Lay 4 slices prosciutto overlapping on a sheet of parchment paper. Scatter prosciutto with sage leaves (amount will depend on how many tenderloins you use). Place tenderloin across prosciutto slices at one end and season with cracked pepper and lemon zest. Using paper as a guide, roll prosciutto and sage leaves around tenderloin. Tie in three places with string. Repeat with remaining tenderloin.

Preheat oven to 400°F.

Heat oil in a skillet over medium-high heat. Add garlic and cook for 30 seconds or until beginning to turn golden. Remove garlic from skillet.

Add tenderloins to a skillet in batches. Cook for about 1 minute per side to crisp prosciutto. Transfer to a roasting pan. Scatter garlic over veal.

Roast veal for 20 to 25 minutes, or until tenderloins are just pink. Remove to a carving board and let rest for 5 minutes.

Add Marsala to skillet while veal is resting. Bring to a boil over high heat and boil until Marsala has reduced to 1 Tbsp. Add stock and boil for 5 minutes, or until beginning to thicken – mixture should lightly coat back of a spoon. Reduce heat to low and whisk in butter. Season with salt and pepper.

Slice tenderloins and serve with sauce.


Ricotta and Olive Mashed Potatoes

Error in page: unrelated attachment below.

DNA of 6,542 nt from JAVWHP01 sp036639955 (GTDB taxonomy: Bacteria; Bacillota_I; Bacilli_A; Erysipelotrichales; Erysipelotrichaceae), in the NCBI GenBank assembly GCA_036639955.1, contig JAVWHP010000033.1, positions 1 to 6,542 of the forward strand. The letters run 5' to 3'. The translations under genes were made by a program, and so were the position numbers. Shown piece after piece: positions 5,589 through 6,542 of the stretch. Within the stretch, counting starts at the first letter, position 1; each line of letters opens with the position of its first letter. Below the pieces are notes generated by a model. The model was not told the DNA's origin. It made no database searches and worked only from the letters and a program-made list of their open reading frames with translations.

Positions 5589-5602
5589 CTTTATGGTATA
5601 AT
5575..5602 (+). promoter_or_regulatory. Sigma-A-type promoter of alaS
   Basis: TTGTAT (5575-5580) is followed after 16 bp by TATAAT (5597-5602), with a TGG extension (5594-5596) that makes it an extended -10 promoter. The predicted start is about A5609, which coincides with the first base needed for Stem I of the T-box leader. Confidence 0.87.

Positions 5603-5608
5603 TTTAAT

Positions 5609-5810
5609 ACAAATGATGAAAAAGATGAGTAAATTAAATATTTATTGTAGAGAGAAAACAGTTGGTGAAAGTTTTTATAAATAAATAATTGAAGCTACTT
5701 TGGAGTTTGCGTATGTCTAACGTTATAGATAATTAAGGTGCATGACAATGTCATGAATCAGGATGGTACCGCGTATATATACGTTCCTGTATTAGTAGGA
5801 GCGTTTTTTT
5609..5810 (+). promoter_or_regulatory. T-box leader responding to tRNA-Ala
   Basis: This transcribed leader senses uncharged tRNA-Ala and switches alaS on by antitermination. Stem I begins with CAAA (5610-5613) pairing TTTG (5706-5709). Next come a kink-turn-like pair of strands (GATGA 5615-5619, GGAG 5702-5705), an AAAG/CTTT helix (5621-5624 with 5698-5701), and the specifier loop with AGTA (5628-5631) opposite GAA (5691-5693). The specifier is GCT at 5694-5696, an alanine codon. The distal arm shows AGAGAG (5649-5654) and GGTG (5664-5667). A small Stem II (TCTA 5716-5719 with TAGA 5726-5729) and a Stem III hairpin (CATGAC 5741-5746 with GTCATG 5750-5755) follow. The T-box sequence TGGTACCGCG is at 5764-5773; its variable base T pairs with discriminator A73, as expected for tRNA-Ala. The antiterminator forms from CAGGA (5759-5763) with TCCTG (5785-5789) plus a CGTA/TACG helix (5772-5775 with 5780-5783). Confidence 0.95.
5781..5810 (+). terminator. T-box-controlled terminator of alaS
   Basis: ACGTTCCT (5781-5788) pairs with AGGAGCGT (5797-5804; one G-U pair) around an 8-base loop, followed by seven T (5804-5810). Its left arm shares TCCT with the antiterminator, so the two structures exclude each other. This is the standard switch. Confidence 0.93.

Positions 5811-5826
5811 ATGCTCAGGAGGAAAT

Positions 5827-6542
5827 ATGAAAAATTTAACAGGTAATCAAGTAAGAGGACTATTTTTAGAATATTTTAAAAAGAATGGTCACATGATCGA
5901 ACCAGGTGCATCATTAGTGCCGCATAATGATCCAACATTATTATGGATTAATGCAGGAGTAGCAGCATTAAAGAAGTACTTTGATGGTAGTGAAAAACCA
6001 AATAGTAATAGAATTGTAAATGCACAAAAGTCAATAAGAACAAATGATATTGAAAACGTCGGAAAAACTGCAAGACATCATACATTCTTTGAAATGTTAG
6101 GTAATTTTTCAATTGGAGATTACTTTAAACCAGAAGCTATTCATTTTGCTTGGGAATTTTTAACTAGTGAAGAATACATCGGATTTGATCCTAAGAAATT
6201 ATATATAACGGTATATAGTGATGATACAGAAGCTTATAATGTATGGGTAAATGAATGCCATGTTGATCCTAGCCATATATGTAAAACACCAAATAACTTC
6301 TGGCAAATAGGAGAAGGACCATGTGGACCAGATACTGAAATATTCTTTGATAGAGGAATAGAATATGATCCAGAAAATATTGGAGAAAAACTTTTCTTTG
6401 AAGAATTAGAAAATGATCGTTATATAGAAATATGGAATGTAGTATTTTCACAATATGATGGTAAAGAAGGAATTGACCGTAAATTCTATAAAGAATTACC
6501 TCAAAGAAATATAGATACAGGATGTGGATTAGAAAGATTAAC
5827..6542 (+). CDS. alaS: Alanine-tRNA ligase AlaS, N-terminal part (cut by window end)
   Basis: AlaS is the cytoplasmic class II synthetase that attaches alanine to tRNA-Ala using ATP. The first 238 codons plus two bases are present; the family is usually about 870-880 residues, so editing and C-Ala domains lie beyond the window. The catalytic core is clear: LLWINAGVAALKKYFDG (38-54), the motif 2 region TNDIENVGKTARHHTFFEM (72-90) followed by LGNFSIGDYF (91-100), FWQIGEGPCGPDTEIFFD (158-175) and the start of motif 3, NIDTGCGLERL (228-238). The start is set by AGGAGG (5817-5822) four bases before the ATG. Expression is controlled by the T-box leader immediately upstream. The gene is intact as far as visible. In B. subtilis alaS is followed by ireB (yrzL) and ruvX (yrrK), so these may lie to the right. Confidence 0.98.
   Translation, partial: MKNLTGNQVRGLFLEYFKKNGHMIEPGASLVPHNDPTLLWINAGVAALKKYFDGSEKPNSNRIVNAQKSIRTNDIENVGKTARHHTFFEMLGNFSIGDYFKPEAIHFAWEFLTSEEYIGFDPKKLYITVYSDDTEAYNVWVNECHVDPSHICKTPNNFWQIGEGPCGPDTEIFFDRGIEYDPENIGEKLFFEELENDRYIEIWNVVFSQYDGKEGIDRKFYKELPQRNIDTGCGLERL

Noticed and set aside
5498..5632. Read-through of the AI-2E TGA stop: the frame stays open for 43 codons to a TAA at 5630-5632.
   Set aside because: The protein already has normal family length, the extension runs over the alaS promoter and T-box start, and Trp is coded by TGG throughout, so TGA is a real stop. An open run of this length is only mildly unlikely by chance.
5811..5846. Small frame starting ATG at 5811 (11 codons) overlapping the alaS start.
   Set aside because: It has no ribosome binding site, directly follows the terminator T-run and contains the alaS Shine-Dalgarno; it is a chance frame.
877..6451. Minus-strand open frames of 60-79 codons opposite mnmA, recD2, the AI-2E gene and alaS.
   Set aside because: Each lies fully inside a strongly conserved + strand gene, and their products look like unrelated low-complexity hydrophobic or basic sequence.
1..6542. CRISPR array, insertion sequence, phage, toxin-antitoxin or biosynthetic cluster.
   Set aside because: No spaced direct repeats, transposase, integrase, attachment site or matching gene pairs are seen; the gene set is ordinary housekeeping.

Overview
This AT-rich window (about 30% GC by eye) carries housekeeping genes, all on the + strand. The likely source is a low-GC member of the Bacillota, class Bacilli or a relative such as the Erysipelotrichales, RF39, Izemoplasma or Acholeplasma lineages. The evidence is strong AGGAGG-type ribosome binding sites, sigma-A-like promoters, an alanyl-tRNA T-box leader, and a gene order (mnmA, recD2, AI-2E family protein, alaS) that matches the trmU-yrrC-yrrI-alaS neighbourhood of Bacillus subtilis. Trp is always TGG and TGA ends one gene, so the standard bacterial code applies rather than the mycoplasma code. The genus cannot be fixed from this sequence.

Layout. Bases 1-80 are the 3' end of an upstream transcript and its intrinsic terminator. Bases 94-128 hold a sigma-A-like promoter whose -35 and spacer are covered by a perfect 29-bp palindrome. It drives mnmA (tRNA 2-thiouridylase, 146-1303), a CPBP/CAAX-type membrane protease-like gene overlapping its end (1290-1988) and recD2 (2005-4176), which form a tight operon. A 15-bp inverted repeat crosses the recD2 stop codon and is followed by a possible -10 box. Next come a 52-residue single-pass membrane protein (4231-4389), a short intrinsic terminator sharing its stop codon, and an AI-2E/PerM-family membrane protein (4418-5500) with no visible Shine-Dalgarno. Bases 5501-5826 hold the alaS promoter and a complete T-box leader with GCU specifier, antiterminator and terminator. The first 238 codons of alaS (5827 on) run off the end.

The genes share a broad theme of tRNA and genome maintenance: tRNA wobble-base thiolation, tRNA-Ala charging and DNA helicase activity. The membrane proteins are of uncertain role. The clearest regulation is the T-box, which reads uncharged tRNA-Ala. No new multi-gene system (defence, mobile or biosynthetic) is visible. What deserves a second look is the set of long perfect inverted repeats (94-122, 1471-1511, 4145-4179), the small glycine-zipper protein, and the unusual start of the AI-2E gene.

These mashed potatoes go perfectly with the veal. Use Kalamata olives if you can find them. We adore potatoes of any kind, and this variation will quickly find its way into your top ten as it did for us.

  • 2 lbs Yukon Gold potatoes, peeled and halved
  • ½ cup hot milk
  • ¾ cup ricotta cheese
  • ½ cup black olives, pitted and chopped
  • Salt and freshly ground pepper

Place potatoes in a pot of cold salted water. Bring to a boil over high heat. Reduce heat and boil for 10 to 15 minutes, or until tender.

Drain potatoes well, return to pot and shake pot over turned-off burner to dry potatoes.

Mash potatoes with a potato masher, potato ricer or food mill. Beat in milk and ricotta with a wooden spoon. Fold in olives. Season with salt and pepper.

And to drink...

James Chatto says, "Lucy loves to serve burgundy with this delectably upgraded version of saltimbocca, and there's no doubt that it works beautifully. Following a lighter Pinot with a mature Côte de Beaune carries its own satisfying logic and offers interesting opportunities for comparison. But many other middle weight reds will also perform well with this course. The veal itself is almost irrelevant in the decision, politely retreating behind the stronger flavours on the plate. The herby personality of a good quality wine from Provence's Côtes du Ventoux or Côtes du Lubéron will pick up the sage as well as the olives in the mashed potatoes. A well made Valpolicella Classico Superiore comes a the dish from another direction, it's cheery – like fruit reaching for the sweetness in the prosciutto and canoodling with the roasted tomatoes. A cru Beaujolais or one of Ontario's top-flight Gamay Noirs will behave in a similar way."